Linux DHCP Client Has Remote Code Execution Flaw

A flaw in how the open-source dhclient software handles meta-characters in hostnames assigned by the DHCP server would allow attackers to remotely execute malicious code.

A flaw in a popular open-source DHCP client software have been found that would allow attackers to remotely execute code. While it may take some time before the bug is fixed in every Linux distribution, there are steps administrators can take to mitigate the effects.

The dhclient software does not block commands that contain meta-characters, making it possible for rogue DHCP servers on a targeted network to remotely execute malicious code, the Internet Systems Consortium said on April 5. No known exploits exist in the wild, but it is possible that attackers will now start using the bug to break into networks.

In its advisory, ISC wrote, "dhclient doesn't strip or escape certain shell meta characters in dhcpd responses."

The vulnerability exists in versions prior to 3.1-ESV-R1, 4.1-ESV-R2, and 4.2.1-P1, according to the ISC advisory (CVE-2011-0997). Attackers can compromise a DHCP server to send out malicious hostname replies containing shellcode. The dhclient executes the shellcode when processing the hostname replies using its system-level privileges on the client system.

Administrators should upgrade to the latest versions, available from the ISC. There will be no patch available for 4.0.x as it is no longer being supported, and anyone running the 4.1.x versions should upgrade to 4.1-ESV-R2.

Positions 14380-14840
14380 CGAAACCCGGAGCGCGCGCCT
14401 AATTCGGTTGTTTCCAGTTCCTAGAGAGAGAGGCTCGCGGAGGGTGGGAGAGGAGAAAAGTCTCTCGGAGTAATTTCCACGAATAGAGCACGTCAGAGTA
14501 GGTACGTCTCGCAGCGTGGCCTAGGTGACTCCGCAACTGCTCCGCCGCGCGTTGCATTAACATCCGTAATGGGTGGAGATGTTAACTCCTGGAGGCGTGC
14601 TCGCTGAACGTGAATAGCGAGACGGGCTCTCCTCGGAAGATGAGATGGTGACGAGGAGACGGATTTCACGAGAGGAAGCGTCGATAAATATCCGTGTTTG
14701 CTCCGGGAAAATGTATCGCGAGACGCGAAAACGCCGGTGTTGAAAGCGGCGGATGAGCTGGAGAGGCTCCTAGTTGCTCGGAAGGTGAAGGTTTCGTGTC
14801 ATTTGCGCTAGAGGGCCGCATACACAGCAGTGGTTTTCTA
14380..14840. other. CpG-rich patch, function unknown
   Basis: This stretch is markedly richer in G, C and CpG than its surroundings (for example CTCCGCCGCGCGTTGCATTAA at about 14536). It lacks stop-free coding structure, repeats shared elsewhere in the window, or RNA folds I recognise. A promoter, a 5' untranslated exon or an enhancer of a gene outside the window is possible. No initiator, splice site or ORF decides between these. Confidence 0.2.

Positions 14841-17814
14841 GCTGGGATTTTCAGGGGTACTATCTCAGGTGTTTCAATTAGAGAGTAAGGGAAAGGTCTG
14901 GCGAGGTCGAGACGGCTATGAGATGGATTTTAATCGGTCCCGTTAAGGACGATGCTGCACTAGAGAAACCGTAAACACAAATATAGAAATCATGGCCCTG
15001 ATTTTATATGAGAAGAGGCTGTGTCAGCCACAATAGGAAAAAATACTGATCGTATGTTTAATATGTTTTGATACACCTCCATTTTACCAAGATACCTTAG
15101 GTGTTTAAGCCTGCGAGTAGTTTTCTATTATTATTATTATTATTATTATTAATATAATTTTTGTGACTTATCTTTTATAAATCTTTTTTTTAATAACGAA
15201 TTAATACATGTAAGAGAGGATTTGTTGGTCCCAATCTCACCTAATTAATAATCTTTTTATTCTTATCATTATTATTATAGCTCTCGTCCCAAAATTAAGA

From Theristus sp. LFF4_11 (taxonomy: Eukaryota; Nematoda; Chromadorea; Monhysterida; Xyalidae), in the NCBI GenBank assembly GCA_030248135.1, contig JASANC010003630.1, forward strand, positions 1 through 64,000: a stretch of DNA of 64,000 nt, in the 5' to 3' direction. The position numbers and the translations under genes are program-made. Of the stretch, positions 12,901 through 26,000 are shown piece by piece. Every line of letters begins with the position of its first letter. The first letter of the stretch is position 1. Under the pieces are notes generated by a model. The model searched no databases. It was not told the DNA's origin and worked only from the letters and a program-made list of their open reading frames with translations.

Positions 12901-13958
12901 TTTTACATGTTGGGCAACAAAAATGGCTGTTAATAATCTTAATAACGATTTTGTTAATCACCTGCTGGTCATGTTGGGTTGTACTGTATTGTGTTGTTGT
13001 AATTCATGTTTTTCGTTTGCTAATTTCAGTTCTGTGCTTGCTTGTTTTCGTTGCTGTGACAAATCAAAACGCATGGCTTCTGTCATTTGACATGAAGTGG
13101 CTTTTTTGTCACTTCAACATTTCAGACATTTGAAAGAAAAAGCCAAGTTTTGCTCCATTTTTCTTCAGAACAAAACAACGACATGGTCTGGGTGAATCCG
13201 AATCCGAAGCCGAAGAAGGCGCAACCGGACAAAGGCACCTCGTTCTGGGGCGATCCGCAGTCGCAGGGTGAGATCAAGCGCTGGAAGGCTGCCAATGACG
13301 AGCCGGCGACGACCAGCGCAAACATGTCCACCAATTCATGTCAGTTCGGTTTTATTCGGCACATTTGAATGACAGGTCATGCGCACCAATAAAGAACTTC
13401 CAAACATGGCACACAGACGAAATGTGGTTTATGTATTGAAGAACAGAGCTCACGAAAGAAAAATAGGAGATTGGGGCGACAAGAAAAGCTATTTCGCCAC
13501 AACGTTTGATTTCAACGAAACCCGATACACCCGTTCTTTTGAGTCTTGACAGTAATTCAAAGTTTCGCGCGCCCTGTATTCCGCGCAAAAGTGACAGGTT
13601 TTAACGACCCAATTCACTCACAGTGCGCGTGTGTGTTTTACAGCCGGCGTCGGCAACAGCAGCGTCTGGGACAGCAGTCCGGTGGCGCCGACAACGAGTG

The software is found in most Linux, FreeBSD, Unix and other Unix-like platforms. Even though Mac OS X is based on BSD, it uses an Apple utility called IPConfiguration.bundle as its DHCP client and is not affected by the dhclient bug. Microsoft Windows doesn't use dhclient at all.

Administrators can set up, or tweak existing, filters or access control lists on the network to limit clients to accessing specific DHCP servers. This will protect systems running dhclient from rogue DHCP servers on the local network sending out malicious code. However, this will not protect systems if the authorized DHCP server on the network is already compromised.

The bug also affects the X server resource database utility from, according to another advisory announced April 5. Since xrdb also evaluates hostnames sent from the DHCP server, maliciously crafted hostnames will also be passed on and executed when setting up the desktop environment.

The xrdb bug affects machines using DHCP to set their hostname and machines allowing users to remotely login using xdmcp, according to the X.Org advisory (CVE-2011-0465).

Administrators should also upgrade to xrdb 1.0.9, and it's already fixed in Red Hat Linux distributions.

There is a workaround for systems running Novell's SUSE Linux. Administrators can turn off the hostname update by disabling the DHCLIENT_SET_HOSTNAME setting on the dhcp script. Administrators for other systems can manually edit the dhclient-script to turn off the setting.

Short for Dynamic Host configuration Protocol, DHCP is a widely-used system for automatically assigning computers IP addreses on a network and helping administrators to keep track of those assignments. Windows, Macs, *nix all use DHCP as it's easier than manually assigning IP addresses, especially in a large network.

According to the ISC, dhclient is the most widely used open source DHCP client online.